Great Barrier Reef Bleaching
A researcher surveys the Southern Great Barrier Reef in November 2016. Tory Chase, ARC Centre of Excellence for Coral Reef Studies

In the latest effort to protect the world’s largest living structure, the Australian government has called on the "greatest scientific minds, industry and business leaders, innovators and entrepreneurs" to come up with solutions to save the Great Barrier Reef.

On Tuesday, it announced an A$2.0 million (US$1.6 million) funding pot for the same.

The Great Barrier Reef off north-east Australia is the most extensive coral reef ecosystem on the planet, and is often listed in the top seven natural wonders of the world.

But the 348,000 square km (134,000 square miles) World Heritage site has not been left untouched by human activity and climate change, despite the Australian government taking several measures to protect it.

One of the major threats faced by the system is the bleaching of the corals, often attributed to the rising temperature of the world’s oceans.

An aerial survey of the reef in March 2016 showed coral bleaching was more widespread than previously thought, and the northern parts of the reef were seriously affected.

Great barrier reef (2)
A diver takes photographs during an inspection of the Great Barrier Reef's condition in an area called the 'Coral Gardens,' located at Lady Elliot Island, Australia, June 11, 2015. Reuters/David Gray

A year later a paper in the journal Nature said huge sections of an 800-kilometer (500-mile) stretch in the northern part of the reef had died in the course of 2016 due to high water temperatures in the sea, the New York Times reported.

Things were considered so dire that Outside magazine even published an obituary for the system in October 2016.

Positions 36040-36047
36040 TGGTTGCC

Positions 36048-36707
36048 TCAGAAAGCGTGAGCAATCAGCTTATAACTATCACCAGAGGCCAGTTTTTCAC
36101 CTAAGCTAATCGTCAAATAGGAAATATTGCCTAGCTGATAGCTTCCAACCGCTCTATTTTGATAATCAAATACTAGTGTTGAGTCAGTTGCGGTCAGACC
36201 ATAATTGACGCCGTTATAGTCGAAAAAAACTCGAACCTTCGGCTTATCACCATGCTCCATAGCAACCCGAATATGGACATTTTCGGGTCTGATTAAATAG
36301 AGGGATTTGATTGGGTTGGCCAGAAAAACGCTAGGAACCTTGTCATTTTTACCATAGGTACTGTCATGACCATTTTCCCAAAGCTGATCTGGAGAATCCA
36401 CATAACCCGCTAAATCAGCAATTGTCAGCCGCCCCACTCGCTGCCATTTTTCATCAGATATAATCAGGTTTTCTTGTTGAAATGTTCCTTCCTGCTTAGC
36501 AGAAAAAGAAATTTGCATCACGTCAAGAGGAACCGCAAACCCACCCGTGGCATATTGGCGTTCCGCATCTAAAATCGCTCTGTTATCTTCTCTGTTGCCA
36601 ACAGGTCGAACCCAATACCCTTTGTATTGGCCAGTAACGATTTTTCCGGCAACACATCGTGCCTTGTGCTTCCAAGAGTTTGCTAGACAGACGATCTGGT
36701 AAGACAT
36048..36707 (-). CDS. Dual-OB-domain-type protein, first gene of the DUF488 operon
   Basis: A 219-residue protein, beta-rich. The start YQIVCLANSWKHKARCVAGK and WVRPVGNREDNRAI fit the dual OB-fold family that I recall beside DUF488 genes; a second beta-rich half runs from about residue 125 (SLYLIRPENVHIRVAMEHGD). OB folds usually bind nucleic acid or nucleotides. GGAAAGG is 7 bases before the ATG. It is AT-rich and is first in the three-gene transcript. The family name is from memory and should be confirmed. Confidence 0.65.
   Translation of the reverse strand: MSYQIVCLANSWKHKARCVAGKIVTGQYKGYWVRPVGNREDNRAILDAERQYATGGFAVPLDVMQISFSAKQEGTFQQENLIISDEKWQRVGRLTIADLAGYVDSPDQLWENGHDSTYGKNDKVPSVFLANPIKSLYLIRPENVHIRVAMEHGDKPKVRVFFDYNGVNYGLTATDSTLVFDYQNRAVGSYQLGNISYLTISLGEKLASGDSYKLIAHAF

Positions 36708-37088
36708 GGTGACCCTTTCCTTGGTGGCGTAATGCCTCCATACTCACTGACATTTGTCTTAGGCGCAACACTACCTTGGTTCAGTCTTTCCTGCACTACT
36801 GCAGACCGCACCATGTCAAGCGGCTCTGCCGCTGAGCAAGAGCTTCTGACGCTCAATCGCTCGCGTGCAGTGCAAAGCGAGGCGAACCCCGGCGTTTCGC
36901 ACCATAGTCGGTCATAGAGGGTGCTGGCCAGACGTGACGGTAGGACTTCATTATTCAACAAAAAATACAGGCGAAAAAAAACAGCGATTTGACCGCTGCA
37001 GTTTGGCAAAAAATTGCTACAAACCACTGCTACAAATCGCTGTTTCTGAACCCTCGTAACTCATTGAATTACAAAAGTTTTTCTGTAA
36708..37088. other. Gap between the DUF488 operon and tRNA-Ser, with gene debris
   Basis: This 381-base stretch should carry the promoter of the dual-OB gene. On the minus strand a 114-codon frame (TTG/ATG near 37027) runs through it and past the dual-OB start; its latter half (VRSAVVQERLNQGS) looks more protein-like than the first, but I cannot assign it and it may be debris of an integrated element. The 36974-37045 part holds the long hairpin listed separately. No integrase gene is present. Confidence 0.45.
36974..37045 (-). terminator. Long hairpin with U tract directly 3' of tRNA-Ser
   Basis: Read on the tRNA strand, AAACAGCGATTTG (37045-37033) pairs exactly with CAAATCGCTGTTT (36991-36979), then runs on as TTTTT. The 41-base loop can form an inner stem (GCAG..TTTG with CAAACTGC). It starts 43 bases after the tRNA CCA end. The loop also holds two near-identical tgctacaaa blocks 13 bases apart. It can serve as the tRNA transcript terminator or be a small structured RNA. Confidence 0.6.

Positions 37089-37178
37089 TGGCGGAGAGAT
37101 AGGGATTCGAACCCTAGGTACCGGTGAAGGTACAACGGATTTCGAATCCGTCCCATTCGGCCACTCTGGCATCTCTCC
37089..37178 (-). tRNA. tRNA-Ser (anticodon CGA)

Though the article was criticized for being premature in its mourning and hindering efforts to resuscitate the system, the clear and present danger was not lost on anyone.

"The scale of the problem is big and big thinking is needed, but it's important to remember that solutions can come from anywhere," said Australian Environment Minister Josh Frydenberg, AFP reported.

In the initial feasibility stage, up to A$250,000 (US$ 200,000) will be available, and researchers can test the technical and commercial viability of their proposals for up to six months.

The Australian government said it will accept more than one proposal at this stage.

At the next proof of concept stage, a further A$1 million (US$ 800,000) will be made available to the best solutions, where applicants can develop and test their prototypes for up to 12 months.

"Solutions could focus on anything from reducing the exposure of corals to physical stressors, to boosting coral regeneration rates by cultivating reef-building coral larvae that attract other important marine species," Frydenberg added.

The successful applicants will retain intellectual property rights on their ideas and can also commercialize their innovation.

The environment minister for the state of Queensland, Leeanne Enoch, said they were looking at several measures, including this one, to stem the long-term decline of the reef.

"We're looking for concepts that will ultimately reverse the trajectory of coral decline and strengthen the health of the Reef — a turnaround which is critical for the survival of this globally recognized natural wonder," Enoch said, SBS News reported.

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